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Chiropractic Snow Shoveling Tips

Chiropractic Tips for Snow Removal

Winter is here and snow removal is a major problem for many people. The following tips are offered for shoveling driveways and walks:


  • Warm-up. Before beginning any snow removal, warm-up for five to ten minutes to get the joints moving and increase blood circulation. A good warm-up should include stretches for the back, shoulders, arms and legs. This will ensure that your body is ready for action.


  • Pick the right shovel for you. Use a shovel appropriate in length and weight to your height and strength.  A smaller blade will require you to lift less snow, putting less strain on your body.  Shovels are made from different materials and come in many shapes and sizes.   Choose a shovel that is ergonomically correct—a shovel with a curved handle. Many hardware stores and home centers stock ergonomically designed snow shovels. These shovels help you to keep your back straighter reducing spinal stress.  Consider a shovel with a plastic blade instead of metal—plastic is lightweight—isn’t the snow heavy enough?  Sometimes a smaller blade is better. You will not be able to shovel as much snow per shovel load, but the load will weigh less, which puts less strain on the spine.  Get a shovel made to push snow. It is far easier to push snow than to lift it. There are shovels made expressly for pushing snow. See what is available at your hardware or home center store.


  • Push, don't throw. Push the snow to one side and avoid throwing it as much as possible. If you have to throw, avoid twisting and turning - position yourself to throw straight at the snow pile.  Address your task directly. Stand with your feet about shoulder width apart to maintain balance. Try to keep the shovel close to your body. Bend at the knees—not the waist or back. Tighten your stomach muscles as you lift the snow. Lift with your legs—not your back. Do not twist your body.  If you need to move the snow to the side, move your feet—do not twist!  Deposit the snow close to where you are shoveling, to avoid heaving it across a wide area.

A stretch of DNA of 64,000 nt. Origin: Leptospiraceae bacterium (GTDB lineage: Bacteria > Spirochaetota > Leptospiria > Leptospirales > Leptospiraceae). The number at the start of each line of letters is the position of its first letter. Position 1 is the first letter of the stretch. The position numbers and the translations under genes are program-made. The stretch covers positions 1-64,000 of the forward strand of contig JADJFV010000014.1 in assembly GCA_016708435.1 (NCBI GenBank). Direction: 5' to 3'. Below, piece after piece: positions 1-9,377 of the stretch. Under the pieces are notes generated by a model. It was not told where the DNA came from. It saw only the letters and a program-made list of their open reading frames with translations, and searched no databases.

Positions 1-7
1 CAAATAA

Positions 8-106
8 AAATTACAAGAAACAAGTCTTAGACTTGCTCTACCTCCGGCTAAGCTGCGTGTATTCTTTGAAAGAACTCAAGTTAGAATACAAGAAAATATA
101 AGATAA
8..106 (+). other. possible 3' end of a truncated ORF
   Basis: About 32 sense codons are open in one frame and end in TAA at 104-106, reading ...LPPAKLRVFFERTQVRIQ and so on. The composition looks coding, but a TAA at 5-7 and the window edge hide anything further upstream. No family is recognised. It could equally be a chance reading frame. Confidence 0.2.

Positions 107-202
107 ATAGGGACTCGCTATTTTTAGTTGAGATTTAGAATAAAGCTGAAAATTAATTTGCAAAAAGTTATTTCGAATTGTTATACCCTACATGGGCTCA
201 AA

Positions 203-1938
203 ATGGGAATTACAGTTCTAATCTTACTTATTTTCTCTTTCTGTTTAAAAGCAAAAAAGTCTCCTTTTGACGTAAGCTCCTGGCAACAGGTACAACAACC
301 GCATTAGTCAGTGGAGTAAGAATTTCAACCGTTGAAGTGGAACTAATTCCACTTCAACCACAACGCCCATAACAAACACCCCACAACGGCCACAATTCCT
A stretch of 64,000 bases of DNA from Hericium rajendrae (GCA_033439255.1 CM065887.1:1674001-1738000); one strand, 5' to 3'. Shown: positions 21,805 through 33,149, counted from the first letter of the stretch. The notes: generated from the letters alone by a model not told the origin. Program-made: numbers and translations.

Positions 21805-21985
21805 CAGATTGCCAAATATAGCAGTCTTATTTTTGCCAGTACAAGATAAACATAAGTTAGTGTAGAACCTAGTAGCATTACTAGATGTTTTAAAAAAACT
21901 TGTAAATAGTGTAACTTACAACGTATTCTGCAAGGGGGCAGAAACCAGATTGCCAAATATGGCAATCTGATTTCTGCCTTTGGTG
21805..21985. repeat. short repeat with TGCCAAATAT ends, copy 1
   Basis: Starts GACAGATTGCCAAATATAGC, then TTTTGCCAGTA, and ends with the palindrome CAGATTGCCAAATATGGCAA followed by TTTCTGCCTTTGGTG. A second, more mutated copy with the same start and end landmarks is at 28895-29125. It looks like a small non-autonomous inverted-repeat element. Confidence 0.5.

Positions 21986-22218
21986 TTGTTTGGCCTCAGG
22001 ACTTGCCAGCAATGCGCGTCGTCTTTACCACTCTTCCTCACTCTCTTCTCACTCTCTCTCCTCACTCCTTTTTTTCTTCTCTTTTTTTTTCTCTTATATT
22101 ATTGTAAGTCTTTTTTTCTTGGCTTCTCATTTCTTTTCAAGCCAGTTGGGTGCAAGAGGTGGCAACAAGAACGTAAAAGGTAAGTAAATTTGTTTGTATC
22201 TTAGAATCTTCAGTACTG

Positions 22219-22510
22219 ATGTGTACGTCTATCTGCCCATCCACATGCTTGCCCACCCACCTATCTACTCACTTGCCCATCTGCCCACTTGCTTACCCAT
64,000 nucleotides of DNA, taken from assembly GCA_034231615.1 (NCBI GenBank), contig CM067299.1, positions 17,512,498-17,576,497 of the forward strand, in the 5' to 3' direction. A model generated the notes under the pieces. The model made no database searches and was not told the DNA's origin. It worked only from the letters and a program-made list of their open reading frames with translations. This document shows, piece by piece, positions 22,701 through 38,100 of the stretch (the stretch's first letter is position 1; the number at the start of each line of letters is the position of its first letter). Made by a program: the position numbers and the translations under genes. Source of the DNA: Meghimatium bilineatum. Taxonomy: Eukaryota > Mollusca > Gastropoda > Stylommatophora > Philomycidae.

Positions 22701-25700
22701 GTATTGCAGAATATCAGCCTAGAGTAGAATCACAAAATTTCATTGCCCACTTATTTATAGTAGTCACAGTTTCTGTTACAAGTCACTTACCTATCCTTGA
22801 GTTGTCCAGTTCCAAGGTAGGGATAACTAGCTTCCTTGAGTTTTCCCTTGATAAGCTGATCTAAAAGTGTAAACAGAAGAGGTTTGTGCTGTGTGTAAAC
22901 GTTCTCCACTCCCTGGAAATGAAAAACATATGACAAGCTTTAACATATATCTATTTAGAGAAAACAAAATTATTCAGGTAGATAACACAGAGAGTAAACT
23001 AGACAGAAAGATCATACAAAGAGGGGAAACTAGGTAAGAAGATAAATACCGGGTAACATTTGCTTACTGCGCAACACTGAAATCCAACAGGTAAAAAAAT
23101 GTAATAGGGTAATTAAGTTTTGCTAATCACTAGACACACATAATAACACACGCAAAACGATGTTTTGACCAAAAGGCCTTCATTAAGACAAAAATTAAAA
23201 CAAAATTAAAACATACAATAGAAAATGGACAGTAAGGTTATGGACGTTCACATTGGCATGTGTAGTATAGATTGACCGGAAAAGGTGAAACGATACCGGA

This should be a no-brainer. In order to move 1000 pounds of snow, we could lift massive amounts of 50 pound-fulls of snow in the shovel with each toss and get it done it 20 tosses, with the added bonus of low back pain for days ahead. OR, surprise surprise, you can decrease the load, increase the tosses involved, and avoid the dreaded low back bonus.



·        Shovel at too rapid a pace. Work at a pace fitting to your age and strength.

·        Lift snow with your back.  Bending and twisting the spine are common causes of disc and ligament damage.  Use your arms and body to deposit snow in one smooth motion.

·        Shovel with your feet planted firmly in one spot.  Allow your legs and thighs to help your upper body and arms deposit the snow to the side.

·        Lift large amounts of snow in one scoop of the shovel.  To avoid back strain, shovel light to moderate amounts of snow per load.

·        Overwork yourself. If you are huffing and puffing, stop immediately and rest.



And consider this before shoveling


Those most at risk for a heart attack include:


  • Anyone who has already had a heart attack.
  • Individuals with a history of heart disease.
  • Those with high blood pressure or high cholesterol levels.
  • Smokers.
  • Individuals leading a sedentary lifestyle.


Be heart healthy and back friendly while shoveling this winter with these tips:

If you are inactive and have a history of heart trouble, talk to your doctor before you take on the task of shoveling snow.

Be heart smart!
Don’t eat or smoke before shoveling snow. Avoid caffeinated beverages. These are stimulants and may increase heart rate and cause blood vessels to constrict.

If you experience pain of any kind, stop immediately and seek assistance.

Pace yourself during shoveling activities.
Take frequent breaks and drink plenty of water. Snow shoveling is strenuous work, and it is important to re-hydrate your body often.


Be kind to your spine!  It's always wise to have a Doctor of Chiropractic examine your spine to make sure that it is up to all strenuous physical activities, especially the rigors of snow shoveling.


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